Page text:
- “Within some of these covenant communities are households of men and households of women who are single for the Lord, that is, living a life of committed celibacy, evangelical simplicity and poverty, developing profoundly human and graced bonds of friendship and fellowship, which make these celibate communities effective tools of evangelization, especially among the youth…”
In the latter part of the document, the Bishops offer valuable guidelines to help leaders grow in their breadth of Christian vision and the practice of holiness. For example, regarding the problem of some Catholics leaving the Church:
“Discovering in the Charismatic Renewal that the faith is not found principally and first of all in exterior forms but in a personal relationship with God and with their brothers and sisters, many have had awakened in them a new spiritual awareness and hunger. It may happen that such people judge that they cannot find in their parishes the food and fellowship for which they have an authentic need. Turning to sources they believe will satisfy them, some then leave the Church. At times no theological judgment on the Church is involved in this step, nor even necessarily a rejection of it. What is involved rather is a pragmatic judgment: these people want food and fellowship to meet the needs as they perceive them and they go where they can get them. In other cases, however, there is a rejection of the Catholic Church and a harsh judgment upon it. Unfortunately, some even attempt to proselytize other Catholics. This problem emphasizes the need for strong leadership and well-developed formation programs. Sound formation, sensitive pastoral leadership (including that of parish priest) and genuine fellowship will call people closer to the Church, not lead them away”.
Regarding “sound formation”, the Bishops want leaders to continue to offer Life in the Spirit seminars, for they are very fruitful means of holiness: “Large numbers have benefited from Life in the Spirit seminars and other formation programs which are regularly offered in most charismatic groups. We would encourage those who present programs for a fuller life in the Spirit not to be discouraged but to persist in their apostolic ministry, even though many who have been through these seminars, whose lives have been touched and changed, do not remain in formal contact with the Charismatic Renewal. Seeds have been sown and lives have been redirected. Many are thus enabled to serve the Church and pursue the full Christian life in the Church. These instructional programs are very helpful in the preparation for the sacraments of initiation where the young discover with a sense of expectancy the meaning of a full life in the Spirit, and adults, some for the first time, experience the joy of living out their sacramental commitments”.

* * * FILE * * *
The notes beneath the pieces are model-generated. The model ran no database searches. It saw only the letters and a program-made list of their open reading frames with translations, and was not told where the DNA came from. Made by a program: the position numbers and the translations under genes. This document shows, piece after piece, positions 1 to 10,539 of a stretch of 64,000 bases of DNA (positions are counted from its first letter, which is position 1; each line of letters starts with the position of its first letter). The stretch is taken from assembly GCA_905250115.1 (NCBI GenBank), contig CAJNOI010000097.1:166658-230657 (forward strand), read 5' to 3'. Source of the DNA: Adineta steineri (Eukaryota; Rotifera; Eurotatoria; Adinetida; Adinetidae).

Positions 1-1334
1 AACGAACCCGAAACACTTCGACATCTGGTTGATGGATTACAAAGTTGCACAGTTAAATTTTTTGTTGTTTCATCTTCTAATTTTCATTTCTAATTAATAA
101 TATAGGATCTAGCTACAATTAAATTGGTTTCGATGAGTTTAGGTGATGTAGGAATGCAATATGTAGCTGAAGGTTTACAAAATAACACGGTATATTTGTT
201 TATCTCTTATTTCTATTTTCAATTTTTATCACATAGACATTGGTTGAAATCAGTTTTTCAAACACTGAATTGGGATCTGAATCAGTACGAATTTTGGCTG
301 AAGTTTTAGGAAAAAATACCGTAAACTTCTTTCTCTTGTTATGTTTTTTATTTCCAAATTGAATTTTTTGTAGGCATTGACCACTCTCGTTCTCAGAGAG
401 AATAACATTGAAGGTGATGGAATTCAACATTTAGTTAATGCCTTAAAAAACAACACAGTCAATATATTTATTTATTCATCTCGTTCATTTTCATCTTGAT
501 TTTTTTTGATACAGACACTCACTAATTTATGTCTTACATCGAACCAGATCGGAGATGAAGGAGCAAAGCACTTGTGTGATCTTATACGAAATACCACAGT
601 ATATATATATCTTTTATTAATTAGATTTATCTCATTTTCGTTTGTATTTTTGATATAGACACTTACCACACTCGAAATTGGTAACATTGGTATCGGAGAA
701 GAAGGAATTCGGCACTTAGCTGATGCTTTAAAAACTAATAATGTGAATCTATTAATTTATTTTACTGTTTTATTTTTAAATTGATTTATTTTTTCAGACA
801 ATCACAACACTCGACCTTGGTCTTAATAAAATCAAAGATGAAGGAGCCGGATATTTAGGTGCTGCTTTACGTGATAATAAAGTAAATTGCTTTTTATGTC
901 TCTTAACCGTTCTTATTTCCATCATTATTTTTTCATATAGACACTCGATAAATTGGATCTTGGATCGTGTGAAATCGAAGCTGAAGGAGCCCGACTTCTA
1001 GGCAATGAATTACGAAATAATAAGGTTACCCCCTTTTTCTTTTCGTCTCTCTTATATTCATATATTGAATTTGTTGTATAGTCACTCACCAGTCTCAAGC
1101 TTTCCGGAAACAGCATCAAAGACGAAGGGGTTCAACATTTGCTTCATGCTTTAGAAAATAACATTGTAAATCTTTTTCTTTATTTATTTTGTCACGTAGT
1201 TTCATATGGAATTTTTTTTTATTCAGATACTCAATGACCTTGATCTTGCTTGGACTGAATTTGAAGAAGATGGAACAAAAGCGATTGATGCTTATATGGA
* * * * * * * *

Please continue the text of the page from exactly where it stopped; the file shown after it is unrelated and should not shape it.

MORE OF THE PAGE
The Statement offers more guidelines, regarding ecumenism, healing, deliverance, evangelization, social concern, and leadership (to be exercised by laity, priests and bishops), and concludes with a Commendation of Charismatic Renewal: “We especially rejoice in the efforts to foster the pursuit of Holiness, to encourage Catholics to a fuller participation in the Mass and Sacrament, to develop ministries to serve the parish and local Church, to foster ecumenical bonds of unity with other Christians, to participate in evangelization, and to assist the development of this renewal in other countries. While this renewal pursues the gospel priority of giving first emphasis to the praise, thanks, worship and love of God, we remind all that such love is not complete if it does not reach out to all our neighbors, especially the poor. We wish those in the Charismatic Renewal to know that we make our own the view of Yves Congar: “The Charismatic Renewal is a grace for the Church”. We assure those in the Charismatic Renewal of the support they enjoy from the bishops of the United States, and we encourage them in their efforts to renew the life of the Church”. (Emphasis Ours)
Taken from the ICCRS Newsletter, January-February 1985